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Rental Car Brands Avis And Hertz Shift Gears To Self-Driving

Avis has been rapidly ramping its connected car and shared mobility offerings. Hertz is taking its own road to the future of driving.

As a range of car manufacturers like General Motors roll out more connected car features and evolve their approach to shared mobility, car rental brand Avis Budget Group and its rival Hertz are working to make sure they doesn’t get caught behind all the technological changes.

Like any other company that depends on getting its customers from one place to another, Avis and Hertz recognize they’re operating in the transportation industry, not just the car rental business.

So rather than follow once car manufactures like General Motors, with its growing Maven shared-mobility program, or Audi, which recently acquired airport-focused and app-based auto rental startup Silvercar, the two are starting to explore their respective options with self-driving cars.

On Monday, Avis signed a “multi-year agreement” to begin working with Google parent Alphabet’s Waymo autonomous vehicle experiment.

The Avis deal calls for the rental car company to support Waymo’s “growing” autonomous vehicle fleet as well as Waymo’s early rider program, a public trial of its self-driving cars in Phoenix, Arizona.

Waymo recently announced that it is adding hundreds of Chrysler Pacifica minivans to build a 600-vehicle fleet. This partnership will allow Avis Budget Group to service Waymo’s growing number of cars on the road, “ensuring Waymo’s self-driving vehicles are ready for riders around the clock,” the company said in a release.

“With members of the public using our growing fleet of self-driving cars, our vehicles need standard maintenance and cleaning so they’re ready for our riders at any time of the day or night,” said John Krafcik, chief executive officer, Waymo. “Avis Budget Group is an ideal partner to provide fleet support and maintenance. With thousands of locations around the world, Avis Budget Group can help us bring our technology to more people, in more places.”

“We are excited to partner with Waymo, the self-driving technology leader that is changing the mobility landscape in a profoundly transformative and beneficial manner,” said Larry De Shon, president and chief executive officer, Avis Budget Group. “Not only does this partnership enable us to leverage our current capabilities and assets, but it also allows us to accelerate our knowledge and hands-on experience in an emerging area as Waymo-enabled self-driving cars become available in the marketplace.”

Hertz Drives With Apple

Separately, Bloomberg News reported that Apple began leasing Lexus RX450h sport-utility vehicles from Hertz’s Donlen fleet-management unit in April, citing to documents released by the California Department of Motor Vehicles.

The Bloomberg report pointed to restive investors’ growing concerns about the role rental car companies will play in the autonomous vehicle future that appears to be fast approaching.

Even more than Hertz and Avis, Apple is also trying to keep pace with self-driving cars. With Amazon and Google ahead of the Cupertino company in powering voice-activated assistants within the connected home, Apple’s Project Titan, the name for its self-driving program, is perceived as lagging its rivals’ efforts in that area.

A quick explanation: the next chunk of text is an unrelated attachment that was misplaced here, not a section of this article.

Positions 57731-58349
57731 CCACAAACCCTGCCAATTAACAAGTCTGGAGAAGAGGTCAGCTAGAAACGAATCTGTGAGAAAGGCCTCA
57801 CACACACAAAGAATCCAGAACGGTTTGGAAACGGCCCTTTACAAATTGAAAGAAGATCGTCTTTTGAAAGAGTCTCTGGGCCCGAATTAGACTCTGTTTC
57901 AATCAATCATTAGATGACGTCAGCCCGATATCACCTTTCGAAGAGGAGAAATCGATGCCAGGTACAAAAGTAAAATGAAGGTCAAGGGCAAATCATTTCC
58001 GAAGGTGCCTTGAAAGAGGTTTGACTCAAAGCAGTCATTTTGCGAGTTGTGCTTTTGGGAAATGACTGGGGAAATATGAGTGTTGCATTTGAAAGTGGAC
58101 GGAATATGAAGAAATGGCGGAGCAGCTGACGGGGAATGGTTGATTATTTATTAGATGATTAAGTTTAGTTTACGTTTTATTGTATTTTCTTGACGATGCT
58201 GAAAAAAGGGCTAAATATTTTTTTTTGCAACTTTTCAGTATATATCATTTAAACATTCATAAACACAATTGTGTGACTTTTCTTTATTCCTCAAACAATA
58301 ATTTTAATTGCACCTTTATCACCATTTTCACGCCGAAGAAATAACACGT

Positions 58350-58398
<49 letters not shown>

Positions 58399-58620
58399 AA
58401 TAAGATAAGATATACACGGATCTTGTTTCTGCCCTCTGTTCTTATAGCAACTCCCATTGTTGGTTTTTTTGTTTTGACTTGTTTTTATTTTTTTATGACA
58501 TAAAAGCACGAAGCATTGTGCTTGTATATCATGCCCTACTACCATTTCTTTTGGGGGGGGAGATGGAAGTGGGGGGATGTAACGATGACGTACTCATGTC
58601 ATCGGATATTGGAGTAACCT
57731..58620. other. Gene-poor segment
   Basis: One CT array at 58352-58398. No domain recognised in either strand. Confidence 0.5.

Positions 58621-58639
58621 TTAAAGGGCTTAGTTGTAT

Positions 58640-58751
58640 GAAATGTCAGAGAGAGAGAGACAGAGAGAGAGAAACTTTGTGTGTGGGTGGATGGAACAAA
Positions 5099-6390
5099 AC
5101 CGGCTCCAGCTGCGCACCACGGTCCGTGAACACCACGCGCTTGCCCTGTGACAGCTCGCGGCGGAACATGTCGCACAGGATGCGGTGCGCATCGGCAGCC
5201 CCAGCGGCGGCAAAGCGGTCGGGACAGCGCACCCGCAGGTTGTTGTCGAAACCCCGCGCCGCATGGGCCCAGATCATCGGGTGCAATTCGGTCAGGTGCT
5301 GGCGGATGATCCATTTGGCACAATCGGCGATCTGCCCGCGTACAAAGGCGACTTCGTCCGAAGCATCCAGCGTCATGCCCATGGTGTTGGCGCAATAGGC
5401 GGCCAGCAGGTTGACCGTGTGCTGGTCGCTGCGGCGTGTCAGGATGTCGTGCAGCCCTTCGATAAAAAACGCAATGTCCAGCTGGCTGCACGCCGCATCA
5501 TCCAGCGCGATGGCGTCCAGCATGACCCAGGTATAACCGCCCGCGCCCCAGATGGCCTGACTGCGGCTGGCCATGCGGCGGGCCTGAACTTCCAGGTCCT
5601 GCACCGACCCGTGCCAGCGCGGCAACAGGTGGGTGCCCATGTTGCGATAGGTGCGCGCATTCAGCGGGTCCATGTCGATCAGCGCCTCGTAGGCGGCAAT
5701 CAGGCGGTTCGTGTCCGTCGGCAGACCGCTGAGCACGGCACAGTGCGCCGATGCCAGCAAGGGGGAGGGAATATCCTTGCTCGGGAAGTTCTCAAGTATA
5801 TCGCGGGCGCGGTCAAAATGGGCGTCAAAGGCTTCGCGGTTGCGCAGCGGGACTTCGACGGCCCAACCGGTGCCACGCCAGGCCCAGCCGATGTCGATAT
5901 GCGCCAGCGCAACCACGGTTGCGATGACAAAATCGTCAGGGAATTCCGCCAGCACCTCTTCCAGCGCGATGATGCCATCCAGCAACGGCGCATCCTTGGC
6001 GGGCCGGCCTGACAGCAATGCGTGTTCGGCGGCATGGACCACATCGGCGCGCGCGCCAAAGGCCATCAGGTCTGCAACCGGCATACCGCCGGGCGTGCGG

Still, Apple’s got a vastly different focus that might allow it to ultimately strike when the autonomous car moment is particularly hot. Instead of building its own autonomous cars, the company is mainly interested in providing the software that powers other brands’ vehicles.

In that sense, the race for the autonomous car is chaotic, and each brand is approaching it from the perspective of its own set challenges and strengths.

Avis’s Connected Car Commitment

Over the past year, Avis has struck a number of partnerships designed to allay those concerns and position it at the table for whatever shape the autonomous vehicle future arrives in.

Back in May, Avis touted its commitment to the connected car, saying that 50,000 more vehicles becoming fully connected by early 2018, more than doubling the number of connected vehicles in the Avis fleet. I

“This investment will bring the total of connected cars in the Avis fleet to nearly 100,000,” said Arthur Orduña, chief innovation officer, Avis Budget Group, at the time. “It will also ensure that we remain at the forefront of our industry and will bring us one step closer to realizing what we believe is the future of car rental for our customers.”

Roadmap To The Self-Driving Car Future

After Uber and Alphabet/Google stepped up investments in autonomous cars, traditional car companies and electronics manufacturers reacted quickly to form alliances and stakes in companies to ensure that they, too, don’t get left behind.

For most consumers at the moment, the idea of a driverless car still seems like science fiction — and along with the uncertainty of buying wearables, it’s not certain that people are clamoring for a virtual chauffeur. But then again, before the iPhone, how many people considered taking photos of themselves with their phones or pressing a button for food delivery and payment — or order a car service, for that matter.

As the technological hurdles are being dealt with on the road to the driverless car, a variety of major automotive manufacturers, electronics companies, and tech platforms appear all in on the idea of “if you build it, they will come.”

And for Avis and Hertz, along with all entities across the auto industry, if they’re not part of the building it, they’re likely to be stranded when the mainstream expectation fully emerges.